BYU, Utah State basketball: Cougars hold off Aggies

Published: Wednesday, Nov. 17 2010 11:58 p.m. MST

Tai Wesley of USU pulls in a rebound and is called for elbowing Chris Collinsworth of BYU at back left. At lower left is Brockeith Pane of USU. Wesley fouled out during the game at the Marriott Center in Provo Wednesday. BYU won 78-72.

Ravell Call, Deseret News

BYU-Utah St. boxscore

PROVO — When caught in the heat of the battle, instincts kick in.

Unfortunately for the Utah State Aggies, and fortunately for the No. 23 BYU Cougars, the instinct Aggies forward Tai Wesley had when surrounded by defenders late in Wednesday's hard-fought in-state hoops rivalry was the final momentum boost in BYU's 78-72 win.

With the Cougars clinging to a 3-point lead with just over two minutes to play, Wesley rebounded a missed BYU shot but was quickly engulfed by Cougars before he could throw the ball down court. In an attempt to shake the crowd of Cougars around him, Wesley lifted his arms up and swung the ball back and forth.

The officials quickly whistled Wesley, who led the Aggies with 19 points, for his fifth foul. After a video review of the play, they ruled the foul was flagrant — according to a new college rule that says throwing of the elbows, whether contact is made or not, is a flagrant foul.

Cougar forward Chris Collinsworth sank both resulting free throws, and the Cougars, who trailed 69-68 two minutes earlier, were suddenly ahead 74-70. The Aggies got no closer than three again.

"I think it was a real game-changer for us ... I think that really put the momentum on our side," said BYU forward Noah Hartsock, who scored 15.

Both Wesley and Utah State coach Stew Morrill say they were familiar with the rule. In fact, they're reminded of it during every pregame captains meeting. The call just came at a bad time for Utah State, and ended a possession in which the Aggies could have tied the game with only a few possessions remaining, and sent their leading scorer to the bench.

"I was trying to protect the ball," Wesley said. "It's instinct. They were kind of swiping at it ... and when you get caught in the heat of battle you turn to your instincts."

Even though the call seemed to turn things permanently in BYU's favor, the Cougars prevailed for other reasons. And the Aggies lost for other reasons.

Utah State missed several critical free throws (15 of 26 for the game) in the final 10 minutes. The Cougars, on the other hand, made free throws down the stretch and scored following offensive rebounds on several key late possessions.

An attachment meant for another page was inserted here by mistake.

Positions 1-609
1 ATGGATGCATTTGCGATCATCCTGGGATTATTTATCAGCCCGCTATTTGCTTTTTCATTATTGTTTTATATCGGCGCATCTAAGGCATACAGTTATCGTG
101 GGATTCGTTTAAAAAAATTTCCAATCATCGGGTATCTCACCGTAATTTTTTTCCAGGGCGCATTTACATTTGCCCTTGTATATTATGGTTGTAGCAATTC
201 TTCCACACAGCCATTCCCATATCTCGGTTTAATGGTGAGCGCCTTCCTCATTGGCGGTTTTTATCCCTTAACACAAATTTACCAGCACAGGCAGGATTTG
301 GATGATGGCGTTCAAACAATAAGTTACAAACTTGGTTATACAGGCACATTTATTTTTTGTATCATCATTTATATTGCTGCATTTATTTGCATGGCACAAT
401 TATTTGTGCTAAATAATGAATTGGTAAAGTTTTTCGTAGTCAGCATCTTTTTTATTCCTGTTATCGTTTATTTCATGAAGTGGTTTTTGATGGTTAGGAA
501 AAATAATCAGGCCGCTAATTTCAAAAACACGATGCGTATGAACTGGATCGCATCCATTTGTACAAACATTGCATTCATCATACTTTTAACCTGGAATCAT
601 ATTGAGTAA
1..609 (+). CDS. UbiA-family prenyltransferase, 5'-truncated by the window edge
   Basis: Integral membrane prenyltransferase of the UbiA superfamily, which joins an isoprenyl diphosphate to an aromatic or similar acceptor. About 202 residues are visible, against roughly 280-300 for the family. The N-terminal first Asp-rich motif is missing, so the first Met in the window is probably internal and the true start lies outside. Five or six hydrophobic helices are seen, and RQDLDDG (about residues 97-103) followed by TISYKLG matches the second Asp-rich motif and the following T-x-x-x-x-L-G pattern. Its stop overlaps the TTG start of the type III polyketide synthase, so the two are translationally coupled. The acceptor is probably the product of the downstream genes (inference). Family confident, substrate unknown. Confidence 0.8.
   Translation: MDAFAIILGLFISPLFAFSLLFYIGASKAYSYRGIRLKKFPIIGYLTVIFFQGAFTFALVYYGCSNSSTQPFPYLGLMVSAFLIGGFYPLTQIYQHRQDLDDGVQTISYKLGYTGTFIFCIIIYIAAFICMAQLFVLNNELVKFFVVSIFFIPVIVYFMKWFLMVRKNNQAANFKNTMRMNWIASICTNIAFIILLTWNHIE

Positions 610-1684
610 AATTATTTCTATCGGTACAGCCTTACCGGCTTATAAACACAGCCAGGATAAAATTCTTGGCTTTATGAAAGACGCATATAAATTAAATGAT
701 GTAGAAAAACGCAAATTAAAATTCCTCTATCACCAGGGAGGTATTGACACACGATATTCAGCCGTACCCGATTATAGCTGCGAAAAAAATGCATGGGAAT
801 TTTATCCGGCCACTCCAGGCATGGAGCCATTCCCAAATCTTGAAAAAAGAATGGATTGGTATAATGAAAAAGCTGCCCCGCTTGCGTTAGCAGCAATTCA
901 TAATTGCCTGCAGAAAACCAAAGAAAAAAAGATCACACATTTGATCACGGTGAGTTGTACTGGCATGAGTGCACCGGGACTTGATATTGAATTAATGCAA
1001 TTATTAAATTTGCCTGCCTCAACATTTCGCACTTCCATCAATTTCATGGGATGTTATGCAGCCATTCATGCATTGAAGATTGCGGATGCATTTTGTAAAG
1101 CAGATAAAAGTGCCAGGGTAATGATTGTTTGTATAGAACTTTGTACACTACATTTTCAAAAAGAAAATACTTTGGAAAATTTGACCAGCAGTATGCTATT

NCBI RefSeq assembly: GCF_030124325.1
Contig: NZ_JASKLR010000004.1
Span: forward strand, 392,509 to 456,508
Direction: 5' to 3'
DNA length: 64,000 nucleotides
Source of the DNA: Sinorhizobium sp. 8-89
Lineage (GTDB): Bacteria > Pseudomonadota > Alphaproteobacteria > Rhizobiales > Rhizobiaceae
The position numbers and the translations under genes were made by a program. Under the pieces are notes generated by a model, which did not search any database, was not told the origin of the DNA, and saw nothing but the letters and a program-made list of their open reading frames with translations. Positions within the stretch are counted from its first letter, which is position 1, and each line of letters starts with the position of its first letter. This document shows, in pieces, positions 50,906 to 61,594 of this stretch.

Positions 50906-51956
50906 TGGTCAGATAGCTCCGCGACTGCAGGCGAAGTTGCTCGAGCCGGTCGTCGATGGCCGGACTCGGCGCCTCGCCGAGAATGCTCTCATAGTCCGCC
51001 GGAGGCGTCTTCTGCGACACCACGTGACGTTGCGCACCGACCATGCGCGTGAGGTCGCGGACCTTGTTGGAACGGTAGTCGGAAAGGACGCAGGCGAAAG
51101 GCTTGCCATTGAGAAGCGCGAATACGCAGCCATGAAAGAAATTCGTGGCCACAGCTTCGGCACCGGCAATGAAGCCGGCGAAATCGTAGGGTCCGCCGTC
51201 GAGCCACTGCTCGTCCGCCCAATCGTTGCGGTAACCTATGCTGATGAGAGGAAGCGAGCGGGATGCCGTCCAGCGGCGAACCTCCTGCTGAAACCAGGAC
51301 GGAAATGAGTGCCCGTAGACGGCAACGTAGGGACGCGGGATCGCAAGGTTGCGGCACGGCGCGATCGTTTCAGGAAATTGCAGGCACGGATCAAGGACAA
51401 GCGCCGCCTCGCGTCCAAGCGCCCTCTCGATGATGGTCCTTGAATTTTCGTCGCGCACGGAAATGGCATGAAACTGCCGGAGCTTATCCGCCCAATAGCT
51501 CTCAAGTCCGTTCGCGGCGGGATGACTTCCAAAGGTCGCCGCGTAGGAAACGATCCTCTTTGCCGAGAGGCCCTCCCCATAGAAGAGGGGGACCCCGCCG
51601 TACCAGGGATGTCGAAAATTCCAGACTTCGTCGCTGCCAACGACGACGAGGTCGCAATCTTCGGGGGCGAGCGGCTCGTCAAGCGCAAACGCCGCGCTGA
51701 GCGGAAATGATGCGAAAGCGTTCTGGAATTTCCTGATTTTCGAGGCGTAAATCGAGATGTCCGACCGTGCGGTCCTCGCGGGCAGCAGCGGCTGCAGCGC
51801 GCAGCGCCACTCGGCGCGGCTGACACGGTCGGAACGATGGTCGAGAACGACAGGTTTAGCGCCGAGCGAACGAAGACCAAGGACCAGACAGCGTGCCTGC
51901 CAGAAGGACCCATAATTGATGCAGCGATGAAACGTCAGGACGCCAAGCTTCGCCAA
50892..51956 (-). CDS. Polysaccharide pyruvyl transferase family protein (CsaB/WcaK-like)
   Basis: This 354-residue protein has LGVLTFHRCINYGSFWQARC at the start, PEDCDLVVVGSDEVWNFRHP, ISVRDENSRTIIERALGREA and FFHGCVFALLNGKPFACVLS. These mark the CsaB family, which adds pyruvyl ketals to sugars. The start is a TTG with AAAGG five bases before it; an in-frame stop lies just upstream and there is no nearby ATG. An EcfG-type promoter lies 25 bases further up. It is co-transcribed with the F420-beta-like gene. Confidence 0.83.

"It's good to have to go to the free throw line late in games, make free throws, get offensive and defensive rebounds late, get a stop here and there when there's a lot of pressure and a lot on the line," BYU coach Dave Rose said.

The Cougars led by eight at 15-7 after a 3-pointer by Jimmer Fredette, part of Fredette's 12-point tear to open the game. But the Aggies, with Brian Green (17 points) coming off the bench to drill three straight 3-pointers, went into halftime tied with BYU 33-33.

Jackson Emery, who sat most of the first half with three early fouls, erupted early in the second half for eight quick points to push the Cougars back in front by eight at 52-44. But the Aggies, in similar fashion to the way they played the entire game, battled back to score nine straight to lead 53-52.

Rose praised how Utah State was able to control the tempo and get good looks inside the paint, and swing the ball to get good looks outside as well..

"They knew where they wanted to go when we got a little run on them," he said.

However, the Aggies missed two critical 3-point shots down the stretch. Leading 69-68, Brockeith Pane missed an open three that could have given Utah State a four-point lead. To compound the miss, BYU's Charles Abouo was fouled on the rebound, and made both free throws to put the Cougars up for good.

Fredette, seconds later, split two defenders up top and tossed a runner in the paint over two Aggie defenders that trickled in, giving BYU a 72-69 lead.

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